What drew you to Lermontov?
The fact that he is a genius. He is, at this time, very important because of the problems we are having with Russia today. Russia, personified by Lermontov, clearly identified with Scotland. There are many Scots in Russia, including Lermontov’s great ancestor, who was a soldier in the Tsar’s army. Due to his Scottish ancestry, Lermontov had a great desire to experience the land of his ancestors and he expressed through his poetry the cultural links between Scotland and Russia. We should celebrate them and cherish them now! Europe will never be its true self until it includes Mother Russia.
What impact does Lermontov have on modern literature?
Unfortunately, in this country, much less than he should have, mainly because there haven’t been as many translations into English. This recent translation by Peter France has come at the right time. I have done my best by illustrating the world of Scot that Lermontov would have explored, had he come. He wanted to fly like a raven to the land of mists, the land of Ossian.
Do you feel Scotland has an insular view when it comes to art?
Yes, the Empire caused Scots to lose focus of Europe. The Reformation did not help - we considered Roman Catholic Europe untrustworthy. We didn’t benefit from the great cultural heritage that was built in the very stones of our Benedictine abbeys – Melrose, Kelso, Dryburgh. Not even the great abbey of Arbroath, where we signed our treaty of Independence! We, in a way, turned our back on the Great European Dialogue.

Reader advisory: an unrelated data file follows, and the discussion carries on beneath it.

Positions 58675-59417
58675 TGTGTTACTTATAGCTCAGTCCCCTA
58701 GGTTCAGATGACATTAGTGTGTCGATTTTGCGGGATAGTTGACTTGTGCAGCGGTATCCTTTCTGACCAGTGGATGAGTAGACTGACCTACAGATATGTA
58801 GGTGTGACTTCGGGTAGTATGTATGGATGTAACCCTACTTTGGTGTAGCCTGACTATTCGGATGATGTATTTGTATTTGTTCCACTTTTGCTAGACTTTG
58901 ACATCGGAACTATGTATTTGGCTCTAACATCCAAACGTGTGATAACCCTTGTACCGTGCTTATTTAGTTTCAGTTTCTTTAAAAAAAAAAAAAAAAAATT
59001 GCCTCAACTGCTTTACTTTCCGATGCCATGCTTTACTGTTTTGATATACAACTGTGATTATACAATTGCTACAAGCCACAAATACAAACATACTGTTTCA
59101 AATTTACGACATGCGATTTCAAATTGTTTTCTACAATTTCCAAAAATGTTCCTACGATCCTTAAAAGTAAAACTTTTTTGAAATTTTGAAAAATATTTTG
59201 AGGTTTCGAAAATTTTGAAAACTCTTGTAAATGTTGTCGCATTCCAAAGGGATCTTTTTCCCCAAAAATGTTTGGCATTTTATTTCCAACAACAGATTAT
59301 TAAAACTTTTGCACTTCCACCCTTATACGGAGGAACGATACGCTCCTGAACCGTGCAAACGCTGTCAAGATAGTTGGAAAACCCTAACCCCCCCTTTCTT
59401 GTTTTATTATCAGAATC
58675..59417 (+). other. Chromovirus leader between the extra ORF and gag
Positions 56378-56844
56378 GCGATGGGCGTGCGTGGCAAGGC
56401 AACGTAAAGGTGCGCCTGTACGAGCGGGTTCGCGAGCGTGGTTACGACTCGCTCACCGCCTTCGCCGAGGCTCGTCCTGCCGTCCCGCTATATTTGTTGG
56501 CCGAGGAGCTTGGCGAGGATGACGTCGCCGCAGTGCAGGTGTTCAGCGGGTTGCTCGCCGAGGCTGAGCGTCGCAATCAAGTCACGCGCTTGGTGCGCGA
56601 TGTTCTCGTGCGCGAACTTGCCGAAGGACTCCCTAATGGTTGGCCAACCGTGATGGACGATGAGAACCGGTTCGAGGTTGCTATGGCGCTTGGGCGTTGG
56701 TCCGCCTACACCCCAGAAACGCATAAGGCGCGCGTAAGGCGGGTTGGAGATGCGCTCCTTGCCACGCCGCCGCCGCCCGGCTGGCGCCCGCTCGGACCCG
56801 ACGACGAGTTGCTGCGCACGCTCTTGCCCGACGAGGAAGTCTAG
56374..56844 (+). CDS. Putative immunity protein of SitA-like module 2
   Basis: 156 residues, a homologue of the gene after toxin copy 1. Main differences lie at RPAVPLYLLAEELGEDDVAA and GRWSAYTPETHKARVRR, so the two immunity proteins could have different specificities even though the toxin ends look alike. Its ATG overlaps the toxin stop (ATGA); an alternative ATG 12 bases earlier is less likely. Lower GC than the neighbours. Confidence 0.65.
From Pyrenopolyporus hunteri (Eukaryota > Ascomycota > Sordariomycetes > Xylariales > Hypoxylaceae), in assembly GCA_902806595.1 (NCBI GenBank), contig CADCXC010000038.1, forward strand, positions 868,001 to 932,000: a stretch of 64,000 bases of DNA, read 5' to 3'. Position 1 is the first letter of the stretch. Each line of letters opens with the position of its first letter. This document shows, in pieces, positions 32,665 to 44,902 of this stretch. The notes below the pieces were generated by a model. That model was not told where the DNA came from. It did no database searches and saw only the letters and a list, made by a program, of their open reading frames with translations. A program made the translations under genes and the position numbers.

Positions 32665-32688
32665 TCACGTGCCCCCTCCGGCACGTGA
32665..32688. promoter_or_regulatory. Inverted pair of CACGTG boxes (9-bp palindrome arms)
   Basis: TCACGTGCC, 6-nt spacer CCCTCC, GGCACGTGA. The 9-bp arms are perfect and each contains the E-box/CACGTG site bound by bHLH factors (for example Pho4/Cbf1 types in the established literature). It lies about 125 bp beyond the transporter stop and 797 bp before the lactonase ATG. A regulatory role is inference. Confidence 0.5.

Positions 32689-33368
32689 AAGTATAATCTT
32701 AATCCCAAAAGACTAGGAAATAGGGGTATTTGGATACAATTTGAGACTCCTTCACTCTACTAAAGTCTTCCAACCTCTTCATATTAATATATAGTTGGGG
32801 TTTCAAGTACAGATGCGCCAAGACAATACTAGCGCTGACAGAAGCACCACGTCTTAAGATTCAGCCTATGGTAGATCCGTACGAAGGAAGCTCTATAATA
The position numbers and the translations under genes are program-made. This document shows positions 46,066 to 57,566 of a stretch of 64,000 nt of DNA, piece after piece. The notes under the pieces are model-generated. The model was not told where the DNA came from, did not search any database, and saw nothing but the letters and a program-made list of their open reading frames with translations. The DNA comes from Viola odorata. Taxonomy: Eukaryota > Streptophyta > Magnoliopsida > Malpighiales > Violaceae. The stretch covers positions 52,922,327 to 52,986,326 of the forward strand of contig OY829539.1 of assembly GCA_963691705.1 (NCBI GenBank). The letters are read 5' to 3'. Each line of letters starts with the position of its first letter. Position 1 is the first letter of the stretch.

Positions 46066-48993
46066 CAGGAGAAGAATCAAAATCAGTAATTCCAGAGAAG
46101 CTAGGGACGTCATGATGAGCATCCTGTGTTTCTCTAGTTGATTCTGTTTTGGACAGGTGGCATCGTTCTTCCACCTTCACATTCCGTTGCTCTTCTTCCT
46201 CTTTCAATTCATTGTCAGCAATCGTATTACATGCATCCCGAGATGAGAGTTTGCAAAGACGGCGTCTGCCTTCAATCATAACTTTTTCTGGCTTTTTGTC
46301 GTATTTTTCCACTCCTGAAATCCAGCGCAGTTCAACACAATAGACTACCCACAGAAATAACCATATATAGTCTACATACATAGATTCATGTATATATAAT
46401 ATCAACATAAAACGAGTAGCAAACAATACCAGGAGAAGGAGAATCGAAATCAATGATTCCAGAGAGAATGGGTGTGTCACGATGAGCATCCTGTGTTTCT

You were famously one of the great rebels of the Edinburgh Festival. What do you think should be the purpose of arts festivals today?
It is my belief that modern art should question the very nature of art. For 32 years, I was responsible for the official [Edinburgh] Festival programme of exhibitions - I must have presented over 3000 visual and performing arts events. Disaster struck – the director decided that the visual arts shouldn’t be part of the programme. Not important enough. I disagreed. From then on, my efforts had to be under the egis of the Fringe Festival.
I introduced the idea of a ‘University of the Arts’ that heavily involved literature. This included MacDiarmid, MacCaig, Mackay Brown, MacLean, Tait, Lochhead and Morgan.
Festivals came into being to heal the wounds of war with the language of art – with a resolutely international program.
What are you looking forward to at the Wigtown Book Festival?
Wigtown is a fantastic place to celebrate world literature. That part of Scotland is the land of Celts – you can almost see the coast of Ireland. With Celtic culture, you must take into account Wales, Brittany, Cornwall, Italy, Northern Yugoslavia... My expeditions link to my concept of a ‘University of the Arts’ – I had to take Celtic culture seriously. As seriously as Roman culture. Wigtown, for me, is a perfect setting to consider world literature and take seriously its Celtic dimensions.